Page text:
For The White Kids


The White Kids: Like a turquoise version of Sports Casualties

In a startling turn of events, Bryan Holt knows rappers.

As you probably already know, the writers here at SC go to great lengths to congratulate themselves when self-congratulations is due. “When self-congratulations is due” is usually always, but last Friday, something so unexpectedly laudatory happened that Bryan – or “B-Holt” as he’s known in the clubs – initially had trouble fitting his already massive ego through the double doors of Gainesville’s finer drinking establishments.

Already a wildly popular hip-hop duo on par with Rubin/Simmons, Tampa’s The White Kids all but cornered the redneck and hipster demographics with one of the more memorable shout-outs in radio history…

SC Love at 40:00>>>>>> The White Kids on Bulls Radio

As a Beastie Boy might say, OH MY GAWD, THAT’S SOME FUNKY S***! You can probably tell that we’re excited, beside ourselves even. So to commemorate our own awesomeness and the awesomeness of our rapper friends, Sammy Mull and Vinny Edwards, I’m gonna review TWK’s new mixtape, “Suburban Menace.” Stream it here in all of it’s blazing glory.

Now let’s do this.


1. Suburban Menace (Intro): Like a Knux track except crunkier and catchier. Pretty much the soundtrack to a hazy Saturday afternoon in your favorite souped up ’65 Impala. Not that I’d know.

Choice Line: “I’m hiding my eyelids because I’m puffing fire/so I’m rocking shades blacker than Richard Pryor”

2. S*** Faced: A tribute to Doc Gooden, I assume. More rhymes than Jamaica’s got mangoes and a hooky chorus, but damn, it’s depressing. A backhanded public service announcement. Nobody likes a downer drunk.

Choice Line: “We’re just livin’ to die/so f*** dyin’ to live”

3. Mixing That: The White Kids like Crown. That’s cool with SC. A looped t-t-t-t-t-ting beat with some whack synth wwwomp running through it all. If that sounds incoherent, it’s because this song got me drunk 30 seconds ago.

Choice Line: “Touch down/ I’m in the zone feelin’ hazy/Coronas got them bitches buzzin’ round me like I’m Shwayze.”

4. A Blunt and a Brew: Disclaimer – SC does not endorse smoking marijuana. Unless you can get it cheap. This one’s a slinky, little accordion jam that name drops many a Kevin Smith character. The vocoder on the chorus makes these guys sound like an apocalyptic cousin of Biz Markie. Tight.

Choice Line: “I crank the bass and treble like a heavy metal rebel”

5. Black Tie Affair: Straightforward R&B with typically agile delivery. Smooth as hell. Play it for your girlfriend… if she’s a whore.

Choice Line: “Baby, after this, you’re gonna need a cigarette”

6. Get Low: Sounds like a hit to me, uh, but I listen to Radiohead. A mid-tempo island jam that Fiddy could’ve written on one of his better days some 7 or so years ago. Baby-makin’ music.

Choice Line: “Delta Gamma, streak shooter/ I knew she was a Seminole”

7. Gray October ft. Sam Lagos: An out-of-left-field acoustic ballad that sappy white people can relate to. This one speaks to me. The vomit noises are pretty gross, but that “mooooo-oooo-oo-rr-eee” in the chorus is solid gold hits.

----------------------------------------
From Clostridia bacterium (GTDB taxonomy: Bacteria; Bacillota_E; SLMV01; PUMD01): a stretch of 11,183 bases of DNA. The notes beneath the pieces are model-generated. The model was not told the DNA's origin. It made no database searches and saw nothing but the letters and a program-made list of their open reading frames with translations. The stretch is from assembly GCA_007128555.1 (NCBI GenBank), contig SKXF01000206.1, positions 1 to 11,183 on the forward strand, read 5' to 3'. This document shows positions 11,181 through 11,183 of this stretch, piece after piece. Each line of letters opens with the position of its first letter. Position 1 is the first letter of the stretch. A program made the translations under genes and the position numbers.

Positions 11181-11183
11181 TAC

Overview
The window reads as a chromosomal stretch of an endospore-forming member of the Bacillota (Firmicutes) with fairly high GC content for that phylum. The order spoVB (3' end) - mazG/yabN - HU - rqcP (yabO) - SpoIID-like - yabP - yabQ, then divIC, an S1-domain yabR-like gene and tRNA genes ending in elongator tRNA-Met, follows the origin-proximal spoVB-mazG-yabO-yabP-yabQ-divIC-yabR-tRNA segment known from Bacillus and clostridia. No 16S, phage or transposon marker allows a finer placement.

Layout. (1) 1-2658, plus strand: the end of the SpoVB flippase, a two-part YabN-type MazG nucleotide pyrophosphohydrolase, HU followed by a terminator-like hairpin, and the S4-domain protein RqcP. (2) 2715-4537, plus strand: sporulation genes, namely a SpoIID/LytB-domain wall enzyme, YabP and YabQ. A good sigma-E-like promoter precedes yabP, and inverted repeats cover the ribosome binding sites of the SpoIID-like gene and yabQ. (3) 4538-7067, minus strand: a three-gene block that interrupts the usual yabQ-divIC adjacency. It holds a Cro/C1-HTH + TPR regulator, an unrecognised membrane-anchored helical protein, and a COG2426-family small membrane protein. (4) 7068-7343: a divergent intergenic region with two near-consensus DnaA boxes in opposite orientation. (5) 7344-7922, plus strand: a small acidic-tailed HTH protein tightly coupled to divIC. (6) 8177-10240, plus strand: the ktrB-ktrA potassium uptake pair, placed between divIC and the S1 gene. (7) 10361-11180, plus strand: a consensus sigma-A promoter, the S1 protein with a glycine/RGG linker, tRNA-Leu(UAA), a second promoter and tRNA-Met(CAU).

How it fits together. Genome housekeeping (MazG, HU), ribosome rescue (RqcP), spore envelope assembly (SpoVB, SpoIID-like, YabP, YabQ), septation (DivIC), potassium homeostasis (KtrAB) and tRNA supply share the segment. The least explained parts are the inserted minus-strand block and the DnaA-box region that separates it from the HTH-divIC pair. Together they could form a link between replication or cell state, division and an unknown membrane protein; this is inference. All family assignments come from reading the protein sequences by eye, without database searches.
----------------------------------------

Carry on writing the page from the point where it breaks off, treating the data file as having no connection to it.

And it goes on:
Choice Line: “I can’t find the stars/so meet me at the bar/Can I get another round?/To wash the pain down”

8. Came Here to Party: Some sick back-n-forth flow with plenty of flowery imagery. Play this one for your mom. She’ll love it.

Choice Line: “She gave me withdrawal/ so I made my deposit”

9. Majic Moments: A romantic ode to one Mary Jane. Don’t know who she is, but she’s probably putting out tonight. Lifts the sample from the classic Drifters song. Mad love for Ben E. King, allegory, weed.

Choice Line: “Damn man/this girl sounds amazin’/and she’s blazin’/What is she, Asian?/Caucasian?

10. See You Dance: Sparse hip-hop beats mean plenty of breathing room for Sammy/Vinny rhymes. This is a good thing. Also borrows the cadence from “Get Low.” This is an even better thing… You could probably replicate the backing track with a cheap drum machine. Can’t buy that sick flow.

Choice Line: “So try to beat us/We’re America’s best crew/No NBC, no ABC/It’s just a couple cool kids named Sammy and V”

11. Place to Be: Twelve inches? Really? Is that you, Greg Oden?

Choice Line: “Those security guards, they ain’t phasin’ me/cuz if you look around the place, you’ll be amazed to see/that me and Sammy somewhere just blazin’ trees”

12. Knock, Knock: Struts ahead on a cool, idiosyncratic warehouse stutter that you can probably find on an old Beck record. The chorus sticks like Velcro.

Choice Line: “Either way, the party ain’t stoppin’/I think I hear the cops knockin’… nope

13. Apu: Another funky mid-tempo jam with some of the best rapping on the album between 1:30 and 2:13. Sounds like a wild night in the Bahamas… with Michael Cera.

Choice Line: “A modern day hippie/I kick it with no shoes on/your girl gave me so much brain/Jimmy Neutron”

14. High in the Booth (Outro): A track that makes you want to hit up Taco Bell at 3 a.m. I imagine that’s what they were going for. Nailed it.

Choice Line: “(Damn!) I think I smoked too much/(Man!) there’s no such thing/It’s a serene routine”

In Tallahassee, and STILL awesome.


Once all about smoke and mirrors, Sports Casualties is now primarily about smoke, mirrors and street cred. Tonight we spin “The Chronic” for you, White Kids. Cheers.

– Robbie



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4 responses to “For The White Kids

  1. Chris

    This review is hilarious and awesome. The first paragraph was killing me. Good work.

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